Talk:List of English words of Scots origin

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I have capitalized the beginning of each word as per the general convention in a dictionary entry. --Bhadani 13:34, 14 March 2006 (UTC)Reply[reply]

I dare not mess up the list by editing it my self but would people agree that "mingin" (disgusting via smelly, also very drunk) is in sustained common use in English, particularly with the young. Perhaps this is an import to northern England only or is it even native? --Northener 18:48, 13 June 2006 (UTC)Reply[reply]

Also, perhaps showing the Northumbrian connection, I wonder if Gumption did not come from the common Middle English, spreading North to Scots and staying around in northern England. I was brought up with "Gumption", as were my mother and her brothers, so that takes us back to the period before the effects of widespread broadcasting.--Northener 16:39, 14 June 2006 (UTC)Reply[reply]

Problems with this article[edit]

First of all, it isn't referenced at all. Secondly, a lot of the words do not come from Scots, they are words used by both Scots and English which came from other languages. Examples are scone, convene, clan, links. Needs work definitely. -- Boothman /tɔːk/ 21:22, 16 February 2007 (UTC).Reply[reply]

Wiktionary cat and The Complaynt of Scotland[edit]

Please note the Category:Scots derivations page at our sister project Wiktionary, giving Eng lang words of Scots (or possibly of Scots) origin. Some or all may be appropriate for listing here, suitably explained/clarified/qualified, and of course using proper inline citation!! Hint, hint.

Here were the members of that cat at the time of writing:

   * Hogmanay
   * Kirk
   * Scots
   * agin
   * agley
   * bandy
   * best laid plans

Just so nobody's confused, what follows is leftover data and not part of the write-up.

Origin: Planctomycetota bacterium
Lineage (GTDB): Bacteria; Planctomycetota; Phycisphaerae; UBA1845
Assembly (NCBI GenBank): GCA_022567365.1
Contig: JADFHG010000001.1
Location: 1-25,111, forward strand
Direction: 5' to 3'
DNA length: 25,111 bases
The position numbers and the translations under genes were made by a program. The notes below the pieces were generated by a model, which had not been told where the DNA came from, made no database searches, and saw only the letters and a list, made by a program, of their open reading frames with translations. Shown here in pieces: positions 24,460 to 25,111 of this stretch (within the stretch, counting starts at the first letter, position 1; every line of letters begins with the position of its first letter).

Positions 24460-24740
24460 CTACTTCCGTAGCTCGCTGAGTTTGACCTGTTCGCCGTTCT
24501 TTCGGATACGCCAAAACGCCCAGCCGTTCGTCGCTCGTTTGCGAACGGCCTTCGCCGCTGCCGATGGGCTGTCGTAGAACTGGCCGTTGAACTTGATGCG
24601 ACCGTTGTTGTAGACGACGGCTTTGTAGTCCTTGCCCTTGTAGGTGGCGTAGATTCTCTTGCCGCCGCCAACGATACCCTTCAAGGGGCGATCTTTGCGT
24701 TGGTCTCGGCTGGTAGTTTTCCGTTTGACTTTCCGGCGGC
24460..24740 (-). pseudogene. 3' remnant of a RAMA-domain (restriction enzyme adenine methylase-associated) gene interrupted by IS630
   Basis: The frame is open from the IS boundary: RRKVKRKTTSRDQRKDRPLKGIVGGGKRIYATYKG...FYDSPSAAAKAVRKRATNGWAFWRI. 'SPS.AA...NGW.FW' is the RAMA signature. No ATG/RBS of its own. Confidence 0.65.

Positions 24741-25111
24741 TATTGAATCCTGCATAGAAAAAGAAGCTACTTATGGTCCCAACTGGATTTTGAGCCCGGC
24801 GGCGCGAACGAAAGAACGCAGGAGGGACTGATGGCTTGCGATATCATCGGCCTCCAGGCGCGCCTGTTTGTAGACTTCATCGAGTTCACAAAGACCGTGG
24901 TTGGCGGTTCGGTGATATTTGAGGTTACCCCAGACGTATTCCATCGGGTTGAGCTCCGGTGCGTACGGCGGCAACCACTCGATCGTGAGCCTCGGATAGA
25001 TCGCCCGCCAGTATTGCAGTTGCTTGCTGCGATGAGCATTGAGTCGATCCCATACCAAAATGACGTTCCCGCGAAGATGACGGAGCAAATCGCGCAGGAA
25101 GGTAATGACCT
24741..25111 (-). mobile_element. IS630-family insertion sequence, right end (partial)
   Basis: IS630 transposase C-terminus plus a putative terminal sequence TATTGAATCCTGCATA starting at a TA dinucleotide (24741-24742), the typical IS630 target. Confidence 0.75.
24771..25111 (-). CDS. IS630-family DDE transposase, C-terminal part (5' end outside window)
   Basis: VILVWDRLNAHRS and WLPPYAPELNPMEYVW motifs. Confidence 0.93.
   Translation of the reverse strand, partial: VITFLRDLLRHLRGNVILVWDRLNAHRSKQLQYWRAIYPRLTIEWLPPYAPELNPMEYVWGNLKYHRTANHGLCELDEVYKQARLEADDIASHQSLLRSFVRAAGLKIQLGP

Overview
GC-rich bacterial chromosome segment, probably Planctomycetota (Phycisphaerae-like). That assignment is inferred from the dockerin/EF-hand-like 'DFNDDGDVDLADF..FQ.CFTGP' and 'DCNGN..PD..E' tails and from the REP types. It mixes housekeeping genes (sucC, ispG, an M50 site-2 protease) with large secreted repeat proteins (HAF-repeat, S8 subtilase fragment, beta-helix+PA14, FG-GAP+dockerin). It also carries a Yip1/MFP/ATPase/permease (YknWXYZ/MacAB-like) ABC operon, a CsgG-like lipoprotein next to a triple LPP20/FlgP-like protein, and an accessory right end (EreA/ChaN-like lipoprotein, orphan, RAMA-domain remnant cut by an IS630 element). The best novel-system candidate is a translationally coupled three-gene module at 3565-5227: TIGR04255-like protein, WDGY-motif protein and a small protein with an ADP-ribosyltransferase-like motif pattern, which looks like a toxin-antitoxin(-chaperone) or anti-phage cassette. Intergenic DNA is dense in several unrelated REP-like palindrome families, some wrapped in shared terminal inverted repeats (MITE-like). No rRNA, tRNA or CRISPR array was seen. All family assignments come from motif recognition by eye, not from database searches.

* blackmail
   * brockle
   * cad
   * caddie
   * caddy
   * cairn
   * capercaillie
   * chad
   * collie
   * cosy
   * cozy
   * curmur
   * curmurring
   * dirk
   * drow
   * eerie
   * feckless
   * gett
   * glamor
   * glamour
   * golf
   * gumption
   * hyte
   * implement
   * jo
   * kerfuffle
   * kibosh
   * knaggie
   * lilt
   * links
   * lug
   * minger
   * pet
   * polis
   * pony
   * raid
   * rampage
   * real McCoy
   * skirl
   * tweed
   * uncanny
   * wabbit
   * wane
   * wizened

Oh yeah, and while I am here, I recently noted that the Complaynt of Scotland (1549) article lists quite a lot of words that the OED (a formidable authority) attributes first recorded usage to that Middle Scots publication:

  • "the Oxford English Dictionary cites The Complaynt of Scotland as the earliest source for numerous words, including: axis, barbarian, buffoon, cabinet, crackling, decadence, excrement, heroic, humid, imbecile, moo, parallel, robust, suffocation, superb, timid and water-lily."

That word "including" would tend to suggest that that list is not exhaustive. Infuriatingly though, that Wikipedia article is completely uncited too! (Plus ça change... )--Mais oui! (talk) 06:52, 5 December 2008 (UTC)Reply[reply]

Though modern Scottish writers usually prefer to use the term 'Middle Scots' it is worth noting that the original author of the Complaynt drew no distinction between the language of Scotland and England; in fact quite the contrary, expressly writing in Chapter XIII "...there is nocht tua nations vndir the firmament that ar mair contrar and different fra vthirs nor is inglis men and scottis men, quhoubeit that thai be vitht in ane ile, and nychtbours, and of ane langage ..."

There is a further problem in that 'Northern English' was and is dialect group extending as far south as the Humber and at least as far north as the Firth of Forth. Many of these seemingly 'Scottish' words are equally encountered in Northern England. Ref: James Murray's The dialect of the southern counties of Scotland.

Cassandrathesceptic (talk) 13:21, 14 September 2016 (UTC)Reply[reply]